Samsung Asks Judge To Order A Retrial Against Apple After Complaint Of Jury Misconduct

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Is Samsung clutching at straws?

Samsung has asked Judge Lucy Koh to throw out the patent infringement verdict that saw Apple awarded more than $1 billion in damages this summer and order a new trial. The Korean electronics giant claims that the foreman of the jury, 67-year-old Velvin Hogan, is guilty of misconduct after he failed to answer the court’s questions truthfully and did not disclose a potential conflict of interest.

Hogan was selected as jury foreman because he has “served on more juries and knew more about patents than anyone else in the jury room,” according to a Fortune report. But Samsung isn’t happy that Hogan was part of the jury at all.

Hogan, Samsung claims:

  • Didn’t tell the judge he had been sued in 1993 by Seagate, a company with close ties to Samsung and Samsung’s legal team
  • Didn’t disclose the personal bankruptcy he had to file as a result of that suit
  • Made public statements after the verdict that suggest he failed to answer the court’s questions truthfully in order to “secure a seat on the jury.”

But there’s a strong possibility Samsung’s complaint is going to gain any kind of traction. Fortune points to a quote from Habeas Assistance and Training (HAT), a website for defense attorneys, which reads:

“There is hostility from courts, prosecutors and former jurors towards investigators and attorneys inquiring into and raising potential acts of jury misconduct. Thus, these claims are often difficult to litigate and are frequently controversial, striking at the heart of the American system of justice.”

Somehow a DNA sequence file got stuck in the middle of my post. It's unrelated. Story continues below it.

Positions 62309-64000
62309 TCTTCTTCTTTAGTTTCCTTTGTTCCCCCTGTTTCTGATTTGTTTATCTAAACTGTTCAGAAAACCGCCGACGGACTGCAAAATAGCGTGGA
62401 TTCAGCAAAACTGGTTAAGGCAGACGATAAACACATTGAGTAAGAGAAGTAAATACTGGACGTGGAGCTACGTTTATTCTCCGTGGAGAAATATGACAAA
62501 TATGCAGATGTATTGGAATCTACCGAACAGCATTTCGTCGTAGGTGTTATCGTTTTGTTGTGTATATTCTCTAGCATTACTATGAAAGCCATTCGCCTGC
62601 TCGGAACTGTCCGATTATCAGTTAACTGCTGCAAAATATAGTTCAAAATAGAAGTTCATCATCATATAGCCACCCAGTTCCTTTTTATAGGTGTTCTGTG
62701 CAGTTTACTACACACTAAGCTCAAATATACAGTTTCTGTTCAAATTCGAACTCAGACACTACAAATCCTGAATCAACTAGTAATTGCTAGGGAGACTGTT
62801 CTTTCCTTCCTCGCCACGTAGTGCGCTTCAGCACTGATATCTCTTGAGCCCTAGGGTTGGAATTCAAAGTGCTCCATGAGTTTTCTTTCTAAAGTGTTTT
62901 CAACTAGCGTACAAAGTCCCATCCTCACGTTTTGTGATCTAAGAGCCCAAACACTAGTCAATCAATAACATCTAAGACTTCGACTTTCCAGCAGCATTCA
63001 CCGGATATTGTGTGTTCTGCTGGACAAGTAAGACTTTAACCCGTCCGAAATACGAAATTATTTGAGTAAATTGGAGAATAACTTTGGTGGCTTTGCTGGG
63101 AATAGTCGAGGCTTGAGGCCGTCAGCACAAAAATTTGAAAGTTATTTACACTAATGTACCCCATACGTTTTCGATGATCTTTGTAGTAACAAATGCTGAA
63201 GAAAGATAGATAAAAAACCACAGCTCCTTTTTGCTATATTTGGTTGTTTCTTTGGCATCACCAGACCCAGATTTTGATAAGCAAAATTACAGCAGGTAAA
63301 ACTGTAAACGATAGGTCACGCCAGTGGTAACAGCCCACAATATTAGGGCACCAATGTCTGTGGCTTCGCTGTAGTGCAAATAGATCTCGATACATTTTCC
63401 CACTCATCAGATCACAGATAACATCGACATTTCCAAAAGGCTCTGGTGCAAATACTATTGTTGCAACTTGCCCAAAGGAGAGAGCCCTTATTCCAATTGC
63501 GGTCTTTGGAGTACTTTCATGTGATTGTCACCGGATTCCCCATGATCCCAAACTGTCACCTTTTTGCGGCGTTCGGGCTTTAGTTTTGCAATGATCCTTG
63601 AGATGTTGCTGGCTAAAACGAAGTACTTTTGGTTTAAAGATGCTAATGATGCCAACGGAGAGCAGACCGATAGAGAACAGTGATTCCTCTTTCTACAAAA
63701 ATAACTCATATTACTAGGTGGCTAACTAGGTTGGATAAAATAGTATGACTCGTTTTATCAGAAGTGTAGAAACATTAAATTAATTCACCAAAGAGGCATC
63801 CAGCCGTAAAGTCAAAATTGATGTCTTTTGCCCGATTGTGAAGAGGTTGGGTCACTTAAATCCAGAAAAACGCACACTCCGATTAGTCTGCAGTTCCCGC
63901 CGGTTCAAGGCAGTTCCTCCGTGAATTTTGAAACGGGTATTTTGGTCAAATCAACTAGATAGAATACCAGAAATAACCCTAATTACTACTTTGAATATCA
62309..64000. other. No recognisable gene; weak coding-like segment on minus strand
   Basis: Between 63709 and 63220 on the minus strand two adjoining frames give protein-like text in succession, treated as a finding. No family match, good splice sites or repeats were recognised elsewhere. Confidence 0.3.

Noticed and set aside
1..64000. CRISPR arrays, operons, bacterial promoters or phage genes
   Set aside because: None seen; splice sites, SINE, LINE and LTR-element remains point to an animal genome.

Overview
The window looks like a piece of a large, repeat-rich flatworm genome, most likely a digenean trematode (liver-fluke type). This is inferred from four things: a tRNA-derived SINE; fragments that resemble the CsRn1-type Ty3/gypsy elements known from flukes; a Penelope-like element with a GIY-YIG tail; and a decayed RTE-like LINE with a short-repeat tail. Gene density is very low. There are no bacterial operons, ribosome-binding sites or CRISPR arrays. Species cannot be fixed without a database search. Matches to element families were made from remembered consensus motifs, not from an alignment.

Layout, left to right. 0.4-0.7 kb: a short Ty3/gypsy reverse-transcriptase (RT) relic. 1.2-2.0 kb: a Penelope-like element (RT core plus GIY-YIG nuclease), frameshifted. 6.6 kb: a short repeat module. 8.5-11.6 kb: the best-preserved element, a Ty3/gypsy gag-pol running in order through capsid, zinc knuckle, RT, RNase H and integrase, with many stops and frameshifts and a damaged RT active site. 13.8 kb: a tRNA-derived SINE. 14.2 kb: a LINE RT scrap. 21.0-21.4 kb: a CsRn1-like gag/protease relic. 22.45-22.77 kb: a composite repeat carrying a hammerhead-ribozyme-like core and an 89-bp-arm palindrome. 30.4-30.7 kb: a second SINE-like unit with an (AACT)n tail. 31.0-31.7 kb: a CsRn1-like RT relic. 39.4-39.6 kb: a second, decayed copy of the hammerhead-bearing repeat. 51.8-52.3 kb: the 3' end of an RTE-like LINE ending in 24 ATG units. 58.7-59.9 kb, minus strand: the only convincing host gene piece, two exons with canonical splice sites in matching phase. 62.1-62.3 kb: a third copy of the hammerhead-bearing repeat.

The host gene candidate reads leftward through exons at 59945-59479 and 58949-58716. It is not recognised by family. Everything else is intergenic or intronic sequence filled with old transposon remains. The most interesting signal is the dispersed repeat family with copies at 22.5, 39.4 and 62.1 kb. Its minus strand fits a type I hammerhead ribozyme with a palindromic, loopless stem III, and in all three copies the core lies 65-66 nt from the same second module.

HAT maintains a database of successful jury misconduct cases, including the categories, and it seems Samsung’s charges against Hogan would be categorized as “Dishonesty on Voir Dire,” which is lying about or not disclosing a relationship with a defendant or prosecutor. So is Hogan’s decision not to disclose his previous relationship with Seagate a case of misconduct?

Certainly not, as Hogan explains, the court asked jurors to disclose any litigation they were involved in within the last ten years. Hogan did that, but his 1993 business with Seagate was well outside of that time frame.

Hogan told Bloomberg News: “Had I been asked an open-ended question with no time constraint, of course I would’ve disclosed that. I answered every question the judge asked me”

Hogan also noted that Samsung “had every opportunity to question me.”

With regards to Samsung’s claims that Hogan lied to get a seat on the jury, he says he’s willing to sweat to the jury that he had no intention of serving on the jury. Hogan had one vote opposing his selection as jury foreman, and that was cast against himself.

It seems Samsung may be clutching at straws to find a way out of this case. As Hogan suggests, it’s almost as if the company “let me in the jury just to have an excuse for a new trial if it didn’t go in their favor.”

Via: Fortune